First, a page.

4. 4.
    Rubin GS, Bandeen-Roche K, Huang G-H et al (2001) The Association of Multiple Visual Impairments with Self-Reported Visual Disability: SEE Project. IOVS 42:64–72Google Scholar
  5. 5.
    Bach M, Lachenmayr B, Schiefer U (2011) Prüfung des Kontrast- oder Dämmerungssehens. Ophthalmologe 108:1195–1198. doi:10.1007/s00347-011-2488-5 CrossRefGoogle Scholar
  6. 6.
    Aulhorn E, Harms H (1970) Über die Untersuchung der Nachtfahreignung von Kraftfahrern mit dem Mesoptometer. Klin Monatsbl Augenheilk 157:843–873Google Scholar
  7. 7.
    DOG-Verkehrskommission (2012) Stellungnahme der DOG-Verkehrskommission zur Prüfung des Dämmerungssehens bei der Fahreignungsbegutachtung. http://www.dog.org/wp-content/uploads/2009/08/DOG-Stellungn-Dämmerungssehen-2013-Webseite.pdf. Accessed 6 Apr 2015
  8. 8.
    Arditi A (2005) Improving the design of the letter contrast sensitivity test. Invest Ophthalmol Vis Sci 46:2225–2229. doi:10.1167/iovs.04-1198 PubMedCrossRefGoogle Scholar
  9. 9.
    Bach M (1996) The Freiburg Visual Acuity Test — automatic measurement of visual acuity. Optom Vis Sci 73:49–53PubMedCrossRefGoogle Scholar
  10. 10.
    Neargarder SA, Stone ER, Cronin-Golomb A, Oross S (2003) The impact of acuity on performance of four clinical measures of contrast sensitivity in Alzheimer’s disease. J Gerontol B Psychol Sci Soc Sci 58:P54–P62PubMedCrossRefGoogle Scholar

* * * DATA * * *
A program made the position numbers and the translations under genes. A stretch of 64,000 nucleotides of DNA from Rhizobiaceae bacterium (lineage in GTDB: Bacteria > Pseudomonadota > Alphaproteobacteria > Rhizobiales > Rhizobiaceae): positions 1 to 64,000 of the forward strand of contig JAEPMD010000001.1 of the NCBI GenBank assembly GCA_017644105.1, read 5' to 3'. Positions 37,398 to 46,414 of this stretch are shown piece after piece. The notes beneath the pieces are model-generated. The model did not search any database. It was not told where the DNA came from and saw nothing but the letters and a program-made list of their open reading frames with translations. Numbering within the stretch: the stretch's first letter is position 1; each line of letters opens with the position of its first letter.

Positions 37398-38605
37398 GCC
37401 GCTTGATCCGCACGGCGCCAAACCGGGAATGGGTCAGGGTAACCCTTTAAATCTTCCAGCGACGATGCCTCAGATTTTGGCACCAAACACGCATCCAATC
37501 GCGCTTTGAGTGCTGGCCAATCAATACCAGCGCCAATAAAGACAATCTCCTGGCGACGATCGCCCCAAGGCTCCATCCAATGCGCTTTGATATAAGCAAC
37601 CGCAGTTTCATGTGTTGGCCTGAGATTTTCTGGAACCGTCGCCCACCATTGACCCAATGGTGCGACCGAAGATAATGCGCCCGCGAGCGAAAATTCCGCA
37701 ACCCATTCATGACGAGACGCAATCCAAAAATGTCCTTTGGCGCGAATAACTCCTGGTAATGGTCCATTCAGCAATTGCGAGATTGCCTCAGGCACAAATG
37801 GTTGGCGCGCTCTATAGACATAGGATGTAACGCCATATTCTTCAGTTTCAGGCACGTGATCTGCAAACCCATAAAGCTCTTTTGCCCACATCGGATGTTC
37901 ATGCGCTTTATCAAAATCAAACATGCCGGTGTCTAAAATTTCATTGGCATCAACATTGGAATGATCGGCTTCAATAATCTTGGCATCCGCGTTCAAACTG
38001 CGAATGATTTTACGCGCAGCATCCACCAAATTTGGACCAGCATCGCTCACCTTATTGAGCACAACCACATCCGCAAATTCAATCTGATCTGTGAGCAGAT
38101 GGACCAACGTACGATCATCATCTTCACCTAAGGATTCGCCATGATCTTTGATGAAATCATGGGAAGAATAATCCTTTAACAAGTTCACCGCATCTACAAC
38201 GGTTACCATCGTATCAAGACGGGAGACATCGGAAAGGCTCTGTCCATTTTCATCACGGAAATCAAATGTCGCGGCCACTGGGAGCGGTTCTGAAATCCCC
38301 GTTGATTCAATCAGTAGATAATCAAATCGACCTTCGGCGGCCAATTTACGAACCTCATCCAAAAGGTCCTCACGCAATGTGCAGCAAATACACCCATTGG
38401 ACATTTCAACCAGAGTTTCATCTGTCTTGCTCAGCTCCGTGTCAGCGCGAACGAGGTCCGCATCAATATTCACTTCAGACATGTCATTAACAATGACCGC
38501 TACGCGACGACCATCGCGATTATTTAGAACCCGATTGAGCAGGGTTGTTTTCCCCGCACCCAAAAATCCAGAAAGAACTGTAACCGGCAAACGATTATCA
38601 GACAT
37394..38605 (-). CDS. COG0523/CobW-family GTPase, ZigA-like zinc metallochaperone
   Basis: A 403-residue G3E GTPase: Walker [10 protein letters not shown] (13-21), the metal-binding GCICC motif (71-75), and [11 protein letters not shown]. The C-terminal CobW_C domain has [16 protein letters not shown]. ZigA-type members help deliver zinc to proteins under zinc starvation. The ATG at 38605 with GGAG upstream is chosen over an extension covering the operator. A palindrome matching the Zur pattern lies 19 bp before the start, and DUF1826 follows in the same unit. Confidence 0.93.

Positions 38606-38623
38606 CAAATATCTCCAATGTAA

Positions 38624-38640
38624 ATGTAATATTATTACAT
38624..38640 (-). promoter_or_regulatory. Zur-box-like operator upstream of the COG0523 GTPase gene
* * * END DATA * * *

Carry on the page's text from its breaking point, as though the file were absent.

11. 11.
    Bühren J, Terzi E, Bach M et al (2006) Measuring contrast sensitivity under different lighting conditions: comparison of three tests. Optom Vis Sci 83:290–298PubMedCrossRefGoogle Scholar
  12. 12.
    Bach M (2007) The Freiburg Visual Acuity Test — variability unchanged by post-hoc re-analysis. Graefes Arch Clin Exp Ophthalmol 245:965–971PubMedCrossRefGoogle Scholar
  13. 13.
    Bach M (2009) Homepage of the Freiburg Visual Acuity & Contrast Test (“FrACT”). http://michaelbach.de/fract.html. Accessed 6 Apr 2015
  14. 14.
    Bach M (1997) Anti-aliasing and dithering in the Freiburg Visual Acuity Test. Spat Vis 11:85–89PubMedCrossRefGoogle Scholar
  15. 15.
    Lieberman HR, Pentland AP (1982) Microcomputer-based estimation of psychophysical thresholds: The best PEST. Behav Res Methods Instrum 14:21–25CrossRefGoogle Scholar
  16. 16.
    Dougherty BE, Flom RE, Bullimore MA (2005) An evaluation of the Mars Letter Contrast Sensitivity Test. Optom Vis Sci 82:970–975PubMedCrossRefGoogle Scholar
  17. 17.
    R Development Core Team (2014) R: A Language and Environment for Statistical Computing. http://www.R-project.org/. Accessed 18 Aug 2014
  18. 18.
    Bland JM, Altman DG (1999) Measuring agreement in method comparison studies. Stat Methods Med Res 8:135–160. doi:10.1177/096228029900800204 PubMedCrossRefGoogle Scholar